Friday, January 2, 2009

EJF - Cost Benefit analysis

bandit has left a new comment on your post "EJF defended":

If the world of kiruv would be perfect and they would be concentrating on teaching people, one by one, Torah and mitzvos and they ran into the problem of intermarried couples we would understand (though not agree with) EJF's position. However, the vast majority of kiruv is half-baked and aimed at improving people's feelings towards Judaism instead of teaching them Torah. This may not be a problem (although probably is) but once we start doing other things because of kiruv we have to reevaluate. If someone out there believes kiruv to be changing lobster eaters into latke eaters he will be bringing his clients to this beis din too. When a spouse converts are they accepting all mitzvos? Are they accepting a path that leads to all mitzvos? They are statistically more likely to divorce. What will happen then? If the geyrus is kosher they may still act like goyim, not having seen their geyrus in any context other than connected to their Jewish former spouse. This can create problems with mamzeyrus. If the geyrus is not kosher we are left with more problems. For EJF to say that they only accept geyrus with KM is allowing them to create a problem and then try and create a solution. That is a dangerous approach.

As a sidebar, the Chasam Sofer writes in a letter that when fighting evil one must take care not to attack people personally for two reasons. One, because the argument makes less sense when it includes a personal attack. Two, because the evil stands on its own and even if the perpetrator dies or leaves the scene the evil must still be fought. The personal digs in these comments (both against R' Bomzer and R' Tropper and each other) detract from the weight of the argument.

One last point. The ads printed in the Jewish media have quoted lists of teshuvos supporting them. I made it my project to research them and I was shocked to see that not one proved their point. It was a good lesson to me to research everything . But the credibility of this organization took a severe beating. Who knows what other lies are being said?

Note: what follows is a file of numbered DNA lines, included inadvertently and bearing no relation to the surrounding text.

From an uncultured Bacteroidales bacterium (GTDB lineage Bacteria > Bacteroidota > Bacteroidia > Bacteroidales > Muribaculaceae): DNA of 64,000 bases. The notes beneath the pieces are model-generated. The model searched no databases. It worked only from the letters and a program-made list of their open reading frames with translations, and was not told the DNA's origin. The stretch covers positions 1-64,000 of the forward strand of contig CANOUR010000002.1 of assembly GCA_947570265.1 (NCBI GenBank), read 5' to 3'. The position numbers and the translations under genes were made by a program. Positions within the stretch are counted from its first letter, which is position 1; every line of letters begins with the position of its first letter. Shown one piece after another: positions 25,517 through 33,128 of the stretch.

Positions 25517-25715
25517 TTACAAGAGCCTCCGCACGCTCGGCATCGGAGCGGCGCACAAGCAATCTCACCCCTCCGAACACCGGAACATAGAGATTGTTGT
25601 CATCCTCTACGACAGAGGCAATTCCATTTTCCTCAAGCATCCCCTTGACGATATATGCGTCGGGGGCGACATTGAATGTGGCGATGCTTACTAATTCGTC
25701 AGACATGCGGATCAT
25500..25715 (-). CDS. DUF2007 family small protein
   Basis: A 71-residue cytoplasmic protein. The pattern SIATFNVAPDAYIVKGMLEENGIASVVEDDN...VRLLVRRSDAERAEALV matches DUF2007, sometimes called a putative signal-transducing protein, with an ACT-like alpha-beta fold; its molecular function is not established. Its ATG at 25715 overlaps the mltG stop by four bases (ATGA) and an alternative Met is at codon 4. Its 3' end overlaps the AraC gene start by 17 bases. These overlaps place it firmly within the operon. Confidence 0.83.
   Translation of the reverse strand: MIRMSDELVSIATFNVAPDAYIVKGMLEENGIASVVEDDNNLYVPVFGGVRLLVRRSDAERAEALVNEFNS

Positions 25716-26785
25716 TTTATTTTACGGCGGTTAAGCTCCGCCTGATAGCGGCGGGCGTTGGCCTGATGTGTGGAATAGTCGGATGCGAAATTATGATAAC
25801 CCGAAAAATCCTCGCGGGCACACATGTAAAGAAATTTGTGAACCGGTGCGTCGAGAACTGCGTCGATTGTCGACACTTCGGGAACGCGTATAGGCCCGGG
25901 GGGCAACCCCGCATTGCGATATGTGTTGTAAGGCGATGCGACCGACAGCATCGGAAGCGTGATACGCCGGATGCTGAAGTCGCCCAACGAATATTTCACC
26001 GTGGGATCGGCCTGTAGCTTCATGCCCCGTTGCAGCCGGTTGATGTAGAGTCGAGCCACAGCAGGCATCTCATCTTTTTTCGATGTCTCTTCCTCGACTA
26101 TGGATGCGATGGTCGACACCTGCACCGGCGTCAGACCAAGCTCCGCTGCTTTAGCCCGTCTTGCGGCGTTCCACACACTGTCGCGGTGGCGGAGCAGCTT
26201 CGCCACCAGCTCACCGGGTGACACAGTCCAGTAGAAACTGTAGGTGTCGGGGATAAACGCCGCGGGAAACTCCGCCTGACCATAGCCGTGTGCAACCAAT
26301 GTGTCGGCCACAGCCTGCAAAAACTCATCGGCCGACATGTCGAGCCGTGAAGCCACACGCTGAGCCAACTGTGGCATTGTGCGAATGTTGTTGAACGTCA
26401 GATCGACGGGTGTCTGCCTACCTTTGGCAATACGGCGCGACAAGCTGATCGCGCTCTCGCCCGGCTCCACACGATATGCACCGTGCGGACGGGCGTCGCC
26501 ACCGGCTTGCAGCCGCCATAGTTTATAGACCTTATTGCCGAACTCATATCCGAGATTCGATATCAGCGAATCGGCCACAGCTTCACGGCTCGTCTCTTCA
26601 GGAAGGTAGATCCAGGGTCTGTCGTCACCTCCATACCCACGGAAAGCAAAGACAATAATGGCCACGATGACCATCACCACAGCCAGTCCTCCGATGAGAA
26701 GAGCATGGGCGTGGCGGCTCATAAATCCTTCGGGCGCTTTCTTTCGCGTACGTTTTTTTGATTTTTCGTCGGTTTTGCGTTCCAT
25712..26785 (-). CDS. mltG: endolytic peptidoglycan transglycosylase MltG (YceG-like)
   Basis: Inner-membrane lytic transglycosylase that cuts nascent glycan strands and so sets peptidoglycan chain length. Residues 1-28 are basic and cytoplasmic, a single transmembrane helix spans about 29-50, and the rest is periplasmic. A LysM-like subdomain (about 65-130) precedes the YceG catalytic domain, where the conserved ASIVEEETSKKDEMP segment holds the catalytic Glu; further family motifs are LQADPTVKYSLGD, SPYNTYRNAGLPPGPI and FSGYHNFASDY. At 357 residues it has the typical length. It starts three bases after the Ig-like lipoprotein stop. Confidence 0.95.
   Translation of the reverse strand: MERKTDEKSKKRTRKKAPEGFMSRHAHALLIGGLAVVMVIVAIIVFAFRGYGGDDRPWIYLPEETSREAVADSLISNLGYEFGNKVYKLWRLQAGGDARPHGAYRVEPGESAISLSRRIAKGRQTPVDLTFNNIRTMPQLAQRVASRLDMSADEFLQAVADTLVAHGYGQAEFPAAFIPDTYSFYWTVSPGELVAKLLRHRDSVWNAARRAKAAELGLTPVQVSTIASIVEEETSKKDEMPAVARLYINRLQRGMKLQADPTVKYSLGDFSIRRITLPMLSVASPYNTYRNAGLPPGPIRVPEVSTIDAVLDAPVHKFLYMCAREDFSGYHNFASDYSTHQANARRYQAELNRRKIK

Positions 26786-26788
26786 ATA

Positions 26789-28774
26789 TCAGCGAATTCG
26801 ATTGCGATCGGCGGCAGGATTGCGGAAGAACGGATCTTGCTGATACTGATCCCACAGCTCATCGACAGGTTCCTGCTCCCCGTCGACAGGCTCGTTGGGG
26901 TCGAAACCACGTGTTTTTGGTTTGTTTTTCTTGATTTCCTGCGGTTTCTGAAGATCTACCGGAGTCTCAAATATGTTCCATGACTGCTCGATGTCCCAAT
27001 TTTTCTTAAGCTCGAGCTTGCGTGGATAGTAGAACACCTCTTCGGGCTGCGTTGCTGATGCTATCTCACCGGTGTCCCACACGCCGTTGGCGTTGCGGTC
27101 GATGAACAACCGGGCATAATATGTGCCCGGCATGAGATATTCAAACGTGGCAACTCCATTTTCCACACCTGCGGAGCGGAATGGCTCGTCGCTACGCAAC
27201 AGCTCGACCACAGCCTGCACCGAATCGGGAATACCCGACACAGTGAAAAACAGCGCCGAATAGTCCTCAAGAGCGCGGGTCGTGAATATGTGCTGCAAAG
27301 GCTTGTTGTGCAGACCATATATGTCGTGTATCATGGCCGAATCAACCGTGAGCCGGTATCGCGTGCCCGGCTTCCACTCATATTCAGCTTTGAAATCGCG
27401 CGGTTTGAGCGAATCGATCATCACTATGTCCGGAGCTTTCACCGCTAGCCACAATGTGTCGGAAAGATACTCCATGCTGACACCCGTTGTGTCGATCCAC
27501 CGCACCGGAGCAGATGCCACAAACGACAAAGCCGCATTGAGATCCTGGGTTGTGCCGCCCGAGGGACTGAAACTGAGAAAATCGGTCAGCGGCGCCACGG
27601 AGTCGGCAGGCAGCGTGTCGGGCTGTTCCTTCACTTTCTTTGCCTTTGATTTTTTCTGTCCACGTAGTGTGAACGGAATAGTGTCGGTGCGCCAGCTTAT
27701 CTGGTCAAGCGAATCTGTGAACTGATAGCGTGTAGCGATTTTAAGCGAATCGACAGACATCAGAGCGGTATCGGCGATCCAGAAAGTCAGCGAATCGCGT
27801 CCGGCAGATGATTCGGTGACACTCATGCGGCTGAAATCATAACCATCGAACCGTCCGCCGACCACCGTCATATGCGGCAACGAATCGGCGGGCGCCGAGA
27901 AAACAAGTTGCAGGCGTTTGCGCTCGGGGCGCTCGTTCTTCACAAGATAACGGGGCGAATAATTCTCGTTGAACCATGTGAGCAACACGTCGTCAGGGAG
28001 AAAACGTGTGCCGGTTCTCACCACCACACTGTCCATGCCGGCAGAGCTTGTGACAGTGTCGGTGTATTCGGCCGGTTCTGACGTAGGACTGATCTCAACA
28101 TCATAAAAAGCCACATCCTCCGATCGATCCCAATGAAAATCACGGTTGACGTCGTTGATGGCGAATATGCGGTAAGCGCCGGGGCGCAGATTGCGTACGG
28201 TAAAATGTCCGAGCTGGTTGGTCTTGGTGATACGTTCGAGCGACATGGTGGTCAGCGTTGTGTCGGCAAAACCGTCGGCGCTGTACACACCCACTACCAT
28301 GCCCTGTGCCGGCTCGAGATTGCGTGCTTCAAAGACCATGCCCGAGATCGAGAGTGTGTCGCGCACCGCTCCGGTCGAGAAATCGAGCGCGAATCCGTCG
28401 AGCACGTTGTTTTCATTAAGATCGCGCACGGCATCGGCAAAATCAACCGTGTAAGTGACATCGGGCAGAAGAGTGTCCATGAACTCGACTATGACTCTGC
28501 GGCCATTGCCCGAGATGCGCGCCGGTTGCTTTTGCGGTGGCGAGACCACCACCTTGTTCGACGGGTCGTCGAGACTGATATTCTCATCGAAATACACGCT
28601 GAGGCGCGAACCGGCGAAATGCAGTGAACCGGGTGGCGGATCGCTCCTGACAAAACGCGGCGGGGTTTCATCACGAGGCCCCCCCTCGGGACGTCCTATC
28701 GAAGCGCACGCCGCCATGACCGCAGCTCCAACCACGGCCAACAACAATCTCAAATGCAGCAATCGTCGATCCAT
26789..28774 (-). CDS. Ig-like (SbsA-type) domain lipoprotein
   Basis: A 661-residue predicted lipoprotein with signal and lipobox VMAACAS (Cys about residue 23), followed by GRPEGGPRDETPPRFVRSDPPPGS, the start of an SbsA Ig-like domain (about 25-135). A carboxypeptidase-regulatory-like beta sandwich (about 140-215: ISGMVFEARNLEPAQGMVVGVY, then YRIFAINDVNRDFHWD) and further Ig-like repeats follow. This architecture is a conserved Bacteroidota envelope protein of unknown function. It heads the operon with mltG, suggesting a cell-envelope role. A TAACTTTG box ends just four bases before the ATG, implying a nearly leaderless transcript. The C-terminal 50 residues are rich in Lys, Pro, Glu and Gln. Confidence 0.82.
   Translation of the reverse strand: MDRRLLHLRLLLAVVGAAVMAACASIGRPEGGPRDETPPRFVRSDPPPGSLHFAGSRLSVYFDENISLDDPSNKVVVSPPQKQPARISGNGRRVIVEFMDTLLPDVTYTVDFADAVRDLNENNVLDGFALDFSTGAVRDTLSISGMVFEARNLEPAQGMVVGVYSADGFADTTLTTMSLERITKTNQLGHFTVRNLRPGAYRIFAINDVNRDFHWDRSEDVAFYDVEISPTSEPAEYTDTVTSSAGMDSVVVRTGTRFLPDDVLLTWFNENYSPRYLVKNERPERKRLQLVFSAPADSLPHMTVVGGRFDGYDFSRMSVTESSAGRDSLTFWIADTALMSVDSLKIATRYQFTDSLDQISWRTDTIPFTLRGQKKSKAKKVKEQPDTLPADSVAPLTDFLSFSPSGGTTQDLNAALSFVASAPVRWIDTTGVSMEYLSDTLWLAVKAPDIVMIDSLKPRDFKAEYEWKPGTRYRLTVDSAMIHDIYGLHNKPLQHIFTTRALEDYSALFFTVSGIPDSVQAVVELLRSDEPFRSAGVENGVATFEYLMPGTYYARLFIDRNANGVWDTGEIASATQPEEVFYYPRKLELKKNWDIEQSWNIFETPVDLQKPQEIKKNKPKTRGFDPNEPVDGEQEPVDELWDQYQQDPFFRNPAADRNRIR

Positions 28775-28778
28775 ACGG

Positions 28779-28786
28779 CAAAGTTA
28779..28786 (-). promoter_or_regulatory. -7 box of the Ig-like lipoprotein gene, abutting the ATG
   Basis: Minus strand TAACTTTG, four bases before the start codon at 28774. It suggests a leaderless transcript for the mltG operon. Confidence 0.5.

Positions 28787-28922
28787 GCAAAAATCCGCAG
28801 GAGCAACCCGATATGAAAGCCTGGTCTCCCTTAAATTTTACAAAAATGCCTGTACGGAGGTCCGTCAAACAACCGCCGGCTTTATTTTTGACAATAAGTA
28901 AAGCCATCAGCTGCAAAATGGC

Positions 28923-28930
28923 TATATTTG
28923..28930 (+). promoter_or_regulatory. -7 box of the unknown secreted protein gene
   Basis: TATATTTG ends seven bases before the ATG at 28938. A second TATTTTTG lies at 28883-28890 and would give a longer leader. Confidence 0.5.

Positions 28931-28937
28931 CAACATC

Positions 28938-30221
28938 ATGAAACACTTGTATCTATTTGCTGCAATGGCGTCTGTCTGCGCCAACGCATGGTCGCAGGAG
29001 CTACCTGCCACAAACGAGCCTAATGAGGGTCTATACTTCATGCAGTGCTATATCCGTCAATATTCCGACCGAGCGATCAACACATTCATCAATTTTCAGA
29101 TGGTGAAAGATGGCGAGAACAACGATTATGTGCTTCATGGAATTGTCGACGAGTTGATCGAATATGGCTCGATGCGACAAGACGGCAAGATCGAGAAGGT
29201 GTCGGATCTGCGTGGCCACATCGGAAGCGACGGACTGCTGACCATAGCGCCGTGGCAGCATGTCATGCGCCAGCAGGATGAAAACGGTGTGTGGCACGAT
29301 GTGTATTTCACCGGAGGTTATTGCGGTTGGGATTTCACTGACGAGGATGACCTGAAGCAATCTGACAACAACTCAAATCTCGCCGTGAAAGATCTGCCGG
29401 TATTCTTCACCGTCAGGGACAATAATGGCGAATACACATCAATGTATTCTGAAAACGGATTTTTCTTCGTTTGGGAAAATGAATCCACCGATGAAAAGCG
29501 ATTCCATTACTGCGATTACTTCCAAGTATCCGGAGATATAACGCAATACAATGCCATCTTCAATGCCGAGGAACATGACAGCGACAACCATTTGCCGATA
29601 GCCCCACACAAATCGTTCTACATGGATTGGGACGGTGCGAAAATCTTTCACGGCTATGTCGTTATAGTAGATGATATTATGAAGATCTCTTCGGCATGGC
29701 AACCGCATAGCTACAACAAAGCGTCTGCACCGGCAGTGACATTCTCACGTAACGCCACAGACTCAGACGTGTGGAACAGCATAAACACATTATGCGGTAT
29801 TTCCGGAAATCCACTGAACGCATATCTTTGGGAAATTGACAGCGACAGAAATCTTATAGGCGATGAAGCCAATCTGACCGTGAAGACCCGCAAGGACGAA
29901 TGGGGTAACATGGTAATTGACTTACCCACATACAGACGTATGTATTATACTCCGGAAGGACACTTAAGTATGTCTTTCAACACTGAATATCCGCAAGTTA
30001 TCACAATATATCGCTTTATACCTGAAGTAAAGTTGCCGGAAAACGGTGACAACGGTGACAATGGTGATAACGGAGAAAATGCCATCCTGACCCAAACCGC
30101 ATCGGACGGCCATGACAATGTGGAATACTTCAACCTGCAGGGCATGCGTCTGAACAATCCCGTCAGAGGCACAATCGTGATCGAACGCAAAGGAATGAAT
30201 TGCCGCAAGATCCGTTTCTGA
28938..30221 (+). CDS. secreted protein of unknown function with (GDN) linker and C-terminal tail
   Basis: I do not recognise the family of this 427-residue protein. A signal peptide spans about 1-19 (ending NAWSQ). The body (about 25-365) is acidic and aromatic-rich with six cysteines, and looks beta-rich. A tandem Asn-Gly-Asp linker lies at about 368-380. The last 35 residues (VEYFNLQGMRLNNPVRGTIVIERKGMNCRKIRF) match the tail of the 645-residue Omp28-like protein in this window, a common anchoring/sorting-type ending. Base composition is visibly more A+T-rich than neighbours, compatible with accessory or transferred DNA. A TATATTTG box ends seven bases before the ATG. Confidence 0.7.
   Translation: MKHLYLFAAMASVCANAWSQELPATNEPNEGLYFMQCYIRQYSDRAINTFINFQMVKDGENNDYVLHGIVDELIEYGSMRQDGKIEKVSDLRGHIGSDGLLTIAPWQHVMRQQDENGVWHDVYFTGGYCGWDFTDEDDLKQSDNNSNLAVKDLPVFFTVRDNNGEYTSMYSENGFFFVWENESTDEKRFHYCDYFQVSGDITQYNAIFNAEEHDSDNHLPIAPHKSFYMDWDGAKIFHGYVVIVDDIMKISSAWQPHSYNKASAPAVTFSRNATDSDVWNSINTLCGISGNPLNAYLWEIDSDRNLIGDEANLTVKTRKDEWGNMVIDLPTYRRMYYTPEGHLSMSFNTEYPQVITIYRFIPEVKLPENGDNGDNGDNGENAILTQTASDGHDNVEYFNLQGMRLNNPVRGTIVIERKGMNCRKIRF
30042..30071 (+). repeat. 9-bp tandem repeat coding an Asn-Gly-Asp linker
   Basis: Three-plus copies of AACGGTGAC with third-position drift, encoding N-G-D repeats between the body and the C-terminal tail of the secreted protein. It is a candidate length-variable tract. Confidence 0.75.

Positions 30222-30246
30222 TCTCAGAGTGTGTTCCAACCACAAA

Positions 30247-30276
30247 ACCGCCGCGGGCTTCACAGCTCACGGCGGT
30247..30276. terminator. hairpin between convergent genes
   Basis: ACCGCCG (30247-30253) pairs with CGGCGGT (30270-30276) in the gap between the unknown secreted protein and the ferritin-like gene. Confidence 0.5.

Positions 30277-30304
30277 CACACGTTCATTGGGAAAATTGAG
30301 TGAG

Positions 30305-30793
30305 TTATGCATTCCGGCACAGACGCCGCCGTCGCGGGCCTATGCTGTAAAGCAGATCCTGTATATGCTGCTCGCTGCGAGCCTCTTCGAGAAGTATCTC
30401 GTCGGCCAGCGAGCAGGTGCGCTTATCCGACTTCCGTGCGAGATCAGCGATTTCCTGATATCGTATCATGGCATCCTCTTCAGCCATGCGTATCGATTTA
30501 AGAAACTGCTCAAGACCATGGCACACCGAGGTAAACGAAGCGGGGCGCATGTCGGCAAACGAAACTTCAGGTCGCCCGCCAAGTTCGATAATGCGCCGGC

1 comment :

  1. On the subject of truth touched on at the end of the blog, here is some recent correspondence I had with a talmid chacham.

    Rabbi X:

    I do not know if vorts are dangerous, but they are usually not true...

    My reply:

    For a solid person like you, vorts are not dangerous. But most people cannot separate the wheat from the chaff.

    I consider vorts as dangerous as fake Holocaust stories (a famous one just hit the news recently and I have spotted dubious Holocaust tales on the Aish site), and as dangerous as the golem tales which are presented to youngsters as Torah miSinai. A youngster or uncomplicated sort of person hears these vorts, fake Holocaust stories and golem tales. Five years down the line he realizes that the vorts are nonsense, the Holocaust stories are fake, and
    the golem stories are a rabbi's invention. Many are then struck with the thought that if people I trusted have fed me lokshen for the past five years, how can I trust anything they say? This can lead to extreme consequences. In addition, you have a frum press (papers and books) which censors and edits everything it prints and then tries to destroy frum weekend magazines that try to be a drop more truthful does little to
    strengthen people's belief in authority.

    All this nonsense percolates into mainstream hashkofo leading to a
    split-personality tzibbur. The average Chareidi is quite cynical, while simulataneously willing to believe that any unusual tale ranks equal to Megillas Esther, and putting faith into a roster of segulos and alternative rostrums that would do a medicine man proud.

    Rabbi X:

    Your points are, as usual, excellent- and you definitely pointed out things that had not occurred to me.

    For many of these reasons, I try to keep as low a profile as I can, and help people privately, discreetly. I realized many years ago that I am not very good at battling windmills, but can be helpful on a one-on-one basis.


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